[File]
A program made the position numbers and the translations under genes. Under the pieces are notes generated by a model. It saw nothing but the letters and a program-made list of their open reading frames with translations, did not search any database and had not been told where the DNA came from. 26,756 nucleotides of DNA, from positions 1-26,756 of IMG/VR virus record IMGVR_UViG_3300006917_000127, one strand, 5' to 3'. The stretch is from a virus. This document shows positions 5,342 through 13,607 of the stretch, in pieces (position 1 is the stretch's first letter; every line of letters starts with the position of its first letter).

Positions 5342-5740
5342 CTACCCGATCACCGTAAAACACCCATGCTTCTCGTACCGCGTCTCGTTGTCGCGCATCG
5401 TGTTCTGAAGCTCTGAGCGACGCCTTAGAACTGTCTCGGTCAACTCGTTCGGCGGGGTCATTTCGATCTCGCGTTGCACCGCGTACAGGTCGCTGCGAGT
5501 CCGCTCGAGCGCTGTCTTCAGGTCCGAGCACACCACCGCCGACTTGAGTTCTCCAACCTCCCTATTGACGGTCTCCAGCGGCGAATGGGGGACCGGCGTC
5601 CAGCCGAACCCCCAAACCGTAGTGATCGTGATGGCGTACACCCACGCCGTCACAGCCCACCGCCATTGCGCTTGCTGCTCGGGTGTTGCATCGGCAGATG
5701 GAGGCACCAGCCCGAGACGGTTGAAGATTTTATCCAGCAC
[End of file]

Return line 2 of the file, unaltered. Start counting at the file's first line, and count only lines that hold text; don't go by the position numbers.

Positions 5342-5740